Ecrire des tartines

Café et tartines

This is part of a series on French idiomatic expressions that relate to food. Read the introductory Edible Idiom post, and browse the list of French idioms featured so far.

This week’s idiom is, “Ecrire des tartines.”

Literally translated as, “writing tartines” (a tartine is a slice of bread topped with some sort of spread, such as butter or jam), it means writing reams, or being unnecessarily wordy.

Example: “J’étais surprise que sa lettre soit si courte ; d’habitude, il m’écrit des tartines.” “I was surprised his letter was so short; he usually writes me tartines.”

Listen to the idiom and example read aloud:

This colloquial expression can also appear in the singular (“écrire une tartine”) and is derived from the 18th-century journalists’ slang, in which une tartine was a very long (and, it is implied, boring) article or speech. A rather self-explanatory image; I always picture the writer or speaker fastidiously buttering a long piece of split baguette.

  • Frances Segerson

    I just love learning the food-related French idioms! I studied French in school for six years, but we never got to these.

    I’ll keep it brief. Je ne veux pas écrire une tartine!

  • Diablevert

    Interesting. It’s an idiom, and idioms don’t have to make sense, but still I wonder whether this an expression that could only make sense in France, where the traditional bread is long and narrow. If there was an expression here that evoked an image of buttering, that might connote thoroughness, but I don’t think it could evoke lengthiness, since our prototypical bread is a square loaf slice. Unless maybe it’s the jam bit that’s important?

  • cajun_pluto

    I’ve just recently become a devotee of your blog (I ended up here from a tip by google reader to collect recipes). I’m from South Louisiana and my family is of French origins. Many Cajun sayings only make sense if you know the original French (instead of going shopping, one “makes groceries”; instead of putting away the clothes, one “saves the clothes”, so I find these posts very interesting. I would like to know if the edible idiom “Lache pas la patate” is used in France, and its connotation. When running for governor of Louisiana, Edwin Edwards used this in his campaign, and I’ve never understood its meaning.

    Thanks for the recipes too!

  • kim

    isn’t the “real” idiom “en faire des tartines”?
    It actually has the same meaning, but without the writing thing…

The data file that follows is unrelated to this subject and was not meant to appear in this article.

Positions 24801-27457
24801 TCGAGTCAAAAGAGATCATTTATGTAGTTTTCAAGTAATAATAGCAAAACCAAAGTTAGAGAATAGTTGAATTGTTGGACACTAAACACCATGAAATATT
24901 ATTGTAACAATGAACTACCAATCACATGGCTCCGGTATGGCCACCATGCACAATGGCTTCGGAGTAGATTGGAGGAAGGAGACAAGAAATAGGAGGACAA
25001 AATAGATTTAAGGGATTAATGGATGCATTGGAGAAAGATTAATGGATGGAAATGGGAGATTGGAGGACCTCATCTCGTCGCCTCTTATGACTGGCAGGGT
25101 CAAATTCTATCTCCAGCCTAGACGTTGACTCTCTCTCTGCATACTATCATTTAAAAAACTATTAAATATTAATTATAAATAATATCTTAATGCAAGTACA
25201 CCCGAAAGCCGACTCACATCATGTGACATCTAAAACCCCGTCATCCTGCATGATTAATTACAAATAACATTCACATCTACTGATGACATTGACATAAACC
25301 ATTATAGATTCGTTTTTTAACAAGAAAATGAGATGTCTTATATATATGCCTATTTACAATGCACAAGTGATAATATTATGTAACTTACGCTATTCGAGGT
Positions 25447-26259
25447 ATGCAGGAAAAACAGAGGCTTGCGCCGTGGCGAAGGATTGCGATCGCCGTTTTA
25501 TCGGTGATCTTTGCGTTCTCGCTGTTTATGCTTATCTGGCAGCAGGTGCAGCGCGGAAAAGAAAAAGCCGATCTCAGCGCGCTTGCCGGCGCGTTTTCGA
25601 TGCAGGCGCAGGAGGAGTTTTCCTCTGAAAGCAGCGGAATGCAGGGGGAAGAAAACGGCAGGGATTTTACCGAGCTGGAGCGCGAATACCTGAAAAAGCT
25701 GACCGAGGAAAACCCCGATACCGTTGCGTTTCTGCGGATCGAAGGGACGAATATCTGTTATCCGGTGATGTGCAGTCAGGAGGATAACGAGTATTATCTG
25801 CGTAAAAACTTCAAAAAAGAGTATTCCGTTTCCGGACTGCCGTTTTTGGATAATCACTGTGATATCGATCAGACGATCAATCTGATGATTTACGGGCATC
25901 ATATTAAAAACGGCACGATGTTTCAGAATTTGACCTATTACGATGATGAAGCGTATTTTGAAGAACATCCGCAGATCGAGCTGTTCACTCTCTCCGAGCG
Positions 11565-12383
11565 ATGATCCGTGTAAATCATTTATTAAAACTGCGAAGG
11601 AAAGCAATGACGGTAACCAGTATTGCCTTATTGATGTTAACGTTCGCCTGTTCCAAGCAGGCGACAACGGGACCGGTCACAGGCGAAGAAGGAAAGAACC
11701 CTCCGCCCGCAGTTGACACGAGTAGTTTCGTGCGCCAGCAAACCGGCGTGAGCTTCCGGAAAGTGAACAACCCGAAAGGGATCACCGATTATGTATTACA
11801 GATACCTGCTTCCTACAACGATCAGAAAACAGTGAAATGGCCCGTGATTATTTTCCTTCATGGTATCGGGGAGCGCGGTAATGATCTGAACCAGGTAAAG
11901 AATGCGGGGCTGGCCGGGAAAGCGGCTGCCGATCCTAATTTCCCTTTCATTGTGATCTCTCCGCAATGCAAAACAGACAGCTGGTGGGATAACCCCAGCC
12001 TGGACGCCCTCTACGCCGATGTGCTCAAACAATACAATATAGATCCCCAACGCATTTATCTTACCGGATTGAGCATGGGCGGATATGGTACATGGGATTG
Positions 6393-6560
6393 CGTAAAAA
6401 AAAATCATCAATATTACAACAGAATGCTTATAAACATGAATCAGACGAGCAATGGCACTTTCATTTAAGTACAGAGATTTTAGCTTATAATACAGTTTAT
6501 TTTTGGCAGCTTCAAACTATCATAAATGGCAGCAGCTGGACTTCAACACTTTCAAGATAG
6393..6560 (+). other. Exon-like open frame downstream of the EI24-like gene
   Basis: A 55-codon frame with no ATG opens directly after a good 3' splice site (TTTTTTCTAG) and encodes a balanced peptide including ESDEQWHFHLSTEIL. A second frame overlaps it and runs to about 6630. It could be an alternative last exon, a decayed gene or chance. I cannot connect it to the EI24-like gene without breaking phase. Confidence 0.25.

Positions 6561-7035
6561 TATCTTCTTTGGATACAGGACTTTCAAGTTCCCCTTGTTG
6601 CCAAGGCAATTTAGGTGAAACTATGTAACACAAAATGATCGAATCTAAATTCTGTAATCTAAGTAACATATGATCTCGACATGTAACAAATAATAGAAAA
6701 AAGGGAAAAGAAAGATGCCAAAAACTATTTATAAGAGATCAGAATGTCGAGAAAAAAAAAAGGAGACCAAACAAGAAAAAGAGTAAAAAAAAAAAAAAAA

• Diablevert – Not all French bread is long and narrow, but I see your point! In my mind, though, the idea of a buttered tartine somehow indicates that you’re overdoing it, adding more and more butter to distract the reader/listener from the fact that you don’t really have a point.

    Cajun_pluto – Thanks for the interesting thoughts on Cajun sayings; I wasn’t aware of that. As for the “lâche pas la patate” expression, I’ve never encountered it — in what sense did the governor use it?

    Kim – The real core of the idiom is the tartine bit, and both verbs can indeed be used, faire or écrire — there isn’t one that’s more “real” than the other, at least from what I’ve found.

  • cajun_pluto

    Thanks for the response. As for “lâche pas la patate”, I really never quite understood what he meant by that. I was hoping maybe it was some expression you’ve encountered before. Oh well, thanks anyway.

  • yourpapounet

    Cajun_pluto : “lâche pas la patate” means “don’t give up”, “hang in there”.
    You’ll find it in some cajun songs, incidentally.

  • kim

    with the potatoes, you also have “se refiler la patate chaude”, which means passing to others a topic or thing that bothers you… well, hard to explain in English, isn’t it?

  • yourpapounet

    Kim : “to pass the buck” is the equivalent, although in a milder form (the “hot” potato conveys the idea that it’s a burning issue that really no one wants to deal with…)

  • c’est tres y est un expression nouvelle pour moi, dans Quebec je n’ai jamais entendu cette expression avant, alors, maintenant, je vais l’essaye.

    love your posts

  • Great series you have here with the idioms!

    As a food lover, and having lived in France for over 5 years (in addition to being married to a Frenchman) I can appreciate the idioms a lot.

    It’s wonderful that the French have such a connection with food, and having food-related idioms is just one small way of showing that.

    The French have such a healthy and balanced relationship with food. I help American women (and other women) find that balance. My goal is to educate and inspire them to have an appreciation, and not fear of, food.

    The French take food, and their well-being, seriously.

    Thanks Clotidle, for getting the same message out! I look forward to seeing your upcoming posts!

  • oh the french, never got this advanced at school

  • kim

    @Diablevert: It’s not something that only makes sense in French, we have a very similar expression in Dutch: “Een hele boterham” roughly translated “A whole tartine/sandwich” stands for a long piece of text (a long article, long book, or a long letter). Our bread is just a regular loaf though. So I think it has more to do with loading on butter & charcuterie etc.

  • Giorgio

    Please, explain the french “froid de canard”. :-)

  • Kaat

    How about this: writing (spec. for newspapers etc.) is usually paid per word, so writing a text with excessive words is simply making money? To buy bread?

  • Lise

    According to Bill Casselman: Lâche pas la patate! Don’t wimp out! Don’t be a suck! Don’t give up! Literally: Don’t let go of the potato.
    Love your blog and your books, Clotilde. Mille mercis

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